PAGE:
Date: 15 August 2016
East Coast Operations Manager John Lucas says DOC takes the issue of illegal whitebaiting seriously and it’s very disappointing to find people already flaunting the regulations.
“Staff have seized three whitebait nets from people who were fishing before the season has started. But, we are grateful to the public for bringing them to our attention”, says Mr Lucas.
The whitebaiting season runs from August 15 until November 30 everywhere except the West Coast of the South Island, where it runs from September 1 to November 14.
Whitebait are juveniles of five species of native fish: giant kokopu, banded kokopu, shortjaw kokopu, inanga, and koaro. Those that escape the whitebait net grow into adults ranging from 10 to 60 centimetres long.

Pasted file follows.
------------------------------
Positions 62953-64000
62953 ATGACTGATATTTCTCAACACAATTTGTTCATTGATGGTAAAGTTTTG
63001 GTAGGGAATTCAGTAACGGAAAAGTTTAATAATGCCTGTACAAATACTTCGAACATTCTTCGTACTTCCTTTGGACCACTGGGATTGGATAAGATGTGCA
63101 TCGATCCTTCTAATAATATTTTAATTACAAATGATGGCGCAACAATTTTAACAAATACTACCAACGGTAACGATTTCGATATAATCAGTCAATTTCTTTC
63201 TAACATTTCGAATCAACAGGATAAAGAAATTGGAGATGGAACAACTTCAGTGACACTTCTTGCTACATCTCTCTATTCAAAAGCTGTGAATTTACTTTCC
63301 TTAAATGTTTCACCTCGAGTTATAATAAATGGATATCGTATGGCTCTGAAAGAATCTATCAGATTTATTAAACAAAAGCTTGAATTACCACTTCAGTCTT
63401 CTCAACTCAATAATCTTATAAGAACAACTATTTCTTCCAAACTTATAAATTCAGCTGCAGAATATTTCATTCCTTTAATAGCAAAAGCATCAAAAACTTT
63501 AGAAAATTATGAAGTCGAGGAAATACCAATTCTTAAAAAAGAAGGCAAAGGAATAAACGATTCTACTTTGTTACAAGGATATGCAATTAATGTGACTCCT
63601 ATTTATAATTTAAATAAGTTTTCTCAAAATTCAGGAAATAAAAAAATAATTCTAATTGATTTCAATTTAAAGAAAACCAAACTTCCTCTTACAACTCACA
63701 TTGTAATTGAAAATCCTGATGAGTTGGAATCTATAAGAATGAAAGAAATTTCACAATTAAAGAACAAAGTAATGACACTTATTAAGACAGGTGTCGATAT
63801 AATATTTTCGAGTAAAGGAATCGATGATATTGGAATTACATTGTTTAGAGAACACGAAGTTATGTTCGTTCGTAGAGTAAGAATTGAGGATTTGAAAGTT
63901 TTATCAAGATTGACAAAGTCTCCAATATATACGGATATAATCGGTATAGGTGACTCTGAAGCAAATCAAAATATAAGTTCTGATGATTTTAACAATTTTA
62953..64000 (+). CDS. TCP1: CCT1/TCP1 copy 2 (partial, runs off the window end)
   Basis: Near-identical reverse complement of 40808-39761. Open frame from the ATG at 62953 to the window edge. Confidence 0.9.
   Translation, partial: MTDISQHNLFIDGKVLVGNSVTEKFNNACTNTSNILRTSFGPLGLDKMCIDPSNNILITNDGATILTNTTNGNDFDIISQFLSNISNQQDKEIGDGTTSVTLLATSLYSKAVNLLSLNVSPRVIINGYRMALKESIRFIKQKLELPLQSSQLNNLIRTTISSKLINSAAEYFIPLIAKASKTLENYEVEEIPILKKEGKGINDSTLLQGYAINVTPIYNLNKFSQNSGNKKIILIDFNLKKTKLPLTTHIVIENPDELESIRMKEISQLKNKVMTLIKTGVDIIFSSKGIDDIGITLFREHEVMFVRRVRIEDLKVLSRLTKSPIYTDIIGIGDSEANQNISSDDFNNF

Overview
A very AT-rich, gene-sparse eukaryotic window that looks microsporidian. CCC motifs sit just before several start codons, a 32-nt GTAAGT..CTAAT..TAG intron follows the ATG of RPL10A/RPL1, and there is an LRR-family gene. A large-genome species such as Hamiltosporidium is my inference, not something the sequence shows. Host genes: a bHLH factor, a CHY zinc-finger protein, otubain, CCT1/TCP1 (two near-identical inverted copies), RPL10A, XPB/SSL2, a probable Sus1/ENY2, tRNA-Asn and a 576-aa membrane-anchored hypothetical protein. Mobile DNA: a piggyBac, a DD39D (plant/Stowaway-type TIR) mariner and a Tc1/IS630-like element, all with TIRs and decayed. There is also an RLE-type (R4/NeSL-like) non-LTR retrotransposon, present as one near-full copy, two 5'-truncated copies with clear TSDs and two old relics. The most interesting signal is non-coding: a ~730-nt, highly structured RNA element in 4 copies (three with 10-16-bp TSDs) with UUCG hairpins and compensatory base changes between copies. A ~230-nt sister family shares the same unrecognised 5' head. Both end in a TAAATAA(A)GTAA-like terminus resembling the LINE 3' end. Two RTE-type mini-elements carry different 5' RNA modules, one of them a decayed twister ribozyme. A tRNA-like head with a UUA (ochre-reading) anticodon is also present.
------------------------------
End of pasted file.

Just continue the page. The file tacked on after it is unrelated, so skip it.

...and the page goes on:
Mr Lucas says whitebait are iconic in New Zealand.
“Unfortunately four of the five species are categorised as either threatened or at risk due to declining numbers and habitat. Fishers are encouraged to only take what they need and to think about the sustainability of the fishery for future generations.”
“It’s good to see more conservation measures such as planting and fencing off spawning grounds and adult habitat.”
“We urge people to contact their local DOC or council office if they see overhanging culverts or other barriers that stop whitebait migrating", says Mr Lucas.
Whitebaiting is permitted between 5 am and 8 pm or between 6 am and 9 pm when daylight saving starts on September 28.
DOC will be patrolling whitebaiting sites and talking to whitebaiters throughout the season to ensure people are complying with the regulations.
DOC administers regulations that cover fishing methods, location, legal fishing times and net size. Illegal whitebaiting carries a maximum fine of $5,000 and whitebaiting equipment can be seized.
Pamphlets with the regulations are at DOC offices and sporting shops and this website.
Jamie Quirk, DOC Ranger, Biodiversity, Gisborne
Phone: +64 6 869 0460
Mobile: +64 27 432 4920